The Oregon Trail
In 1906, at the age of seventy-five, Ezra Meeker began a journey east from his home in Puyallup, Washington, to retrace the route of the Oregon Trail over which he originally traveled in 1852 with his wife and young son. He traveled the route with a wagon and ox team and reported:
"The purpose of this expedition is to perpetuate the memory of the Old Oregon Trail and to honor the intrepid pioneers who made it and saved this great region the 'Old Oregon Country' for American rule."
Meeker started placing stone markers on the old Oregon Trail during his trip. He feared that the story and the route were being forgotten. Along the way, he talked to numerous school groups and encouraged the tasing of funds for monuments to commemorate the efforts of the hardy pioneers. The cities of Parma, Boise, Twin Falls, American Falls, Pocatello, Soda Springs and Montpelier responded to his appeal to fund local monuments. In Boise, nearly 1,200 pupils contributed funds and over 3,000 people attended the dedication of the monument that stands on the Statehouse grounds. Meeker not only completed his journey, but didn't stop until he reached Washington, D.C. There he was greeted by President Theodore Roosevelt, who pledged his support to help keep the memory of the pioneer's achievements and values alive.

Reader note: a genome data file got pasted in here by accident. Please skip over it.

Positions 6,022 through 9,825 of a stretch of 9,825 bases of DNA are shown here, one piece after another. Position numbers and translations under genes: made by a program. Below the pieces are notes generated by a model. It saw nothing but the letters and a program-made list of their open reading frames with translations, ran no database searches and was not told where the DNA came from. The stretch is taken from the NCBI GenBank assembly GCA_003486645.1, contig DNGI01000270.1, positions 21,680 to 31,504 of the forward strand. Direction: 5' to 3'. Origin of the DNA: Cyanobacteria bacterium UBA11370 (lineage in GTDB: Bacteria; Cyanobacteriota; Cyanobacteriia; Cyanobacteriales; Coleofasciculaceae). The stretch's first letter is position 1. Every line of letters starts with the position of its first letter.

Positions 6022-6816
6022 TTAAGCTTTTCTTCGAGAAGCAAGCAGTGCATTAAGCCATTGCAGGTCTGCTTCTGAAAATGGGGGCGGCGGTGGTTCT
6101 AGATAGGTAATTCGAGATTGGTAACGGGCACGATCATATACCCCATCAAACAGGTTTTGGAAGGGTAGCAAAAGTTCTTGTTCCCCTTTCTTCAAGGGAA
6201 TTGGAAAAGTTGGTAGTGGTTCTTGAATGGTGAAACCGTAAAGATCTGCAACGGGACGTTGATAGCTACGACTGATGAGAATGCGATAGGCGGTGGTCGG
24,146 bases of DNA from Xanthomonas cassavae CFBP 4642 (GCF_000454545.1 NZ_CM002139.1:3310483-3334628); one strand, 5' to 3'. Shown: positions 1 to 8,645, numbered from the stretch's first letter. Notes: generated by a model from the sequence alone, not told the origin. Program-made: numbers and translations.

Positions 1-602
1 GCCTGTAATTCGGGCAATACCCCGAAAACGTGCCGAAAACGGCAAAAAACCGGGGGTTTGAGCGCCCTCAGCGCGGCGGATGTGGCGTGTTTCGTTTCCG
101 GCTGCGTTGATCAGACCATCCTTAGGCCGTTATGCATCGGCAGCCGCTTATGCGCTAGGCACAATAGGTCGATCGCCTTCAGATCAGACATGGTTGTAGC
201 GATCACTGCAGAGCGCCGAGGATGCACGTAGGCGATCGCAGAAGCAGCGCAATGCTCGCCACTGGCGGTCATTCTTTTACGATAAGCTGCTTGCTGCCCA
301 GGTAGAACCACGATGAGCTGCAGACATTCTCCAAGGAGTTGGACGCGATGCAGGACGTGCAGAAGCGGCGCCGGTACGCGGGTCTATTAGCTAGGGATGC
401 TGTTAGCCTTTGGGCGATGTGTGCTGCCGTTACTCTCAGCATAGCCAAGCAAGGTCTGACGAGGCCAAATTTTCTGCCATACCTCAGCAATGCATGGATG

In 1910, Meeker embarked
on another journey along the Oregon Trail. On this trip, he planned to accurately map the route used by the thousands of emigrants. This undertaking took him nearly two years to complete. In 1921, he again traveled the trail - by truck, train and airplane. In 1926, he founded and became the first president of the Oregon Trail Memorial Association, which persuaded Congress to authorize coinage of six million Oregon Trail Memorial half-dollars to be sold at one dollar apiece. The proceeds would be used to erect additional monuments along the trail. Congress tased the bill and President Calvin Coolidge signed it into law on May 17, 1926. Many local groups in Idaho sold the coin, raising enough money to erect Idaho-shaped stone monuments with a bronze replica of the coin inserted into them. A number of these monuments still stand in many Idaho communities.
Ezra Meeker's preservation efforts have resulted in the identification and preservation of many segments of the Oregon Trail in Idaho as well as related trail sites. Upon his death at the age of 97, he was preparing for yet another cross-country trip. He believed there was still a need to publicize the efforts of the pioneers and their trail and that more was left to be done, but the seek had been planted.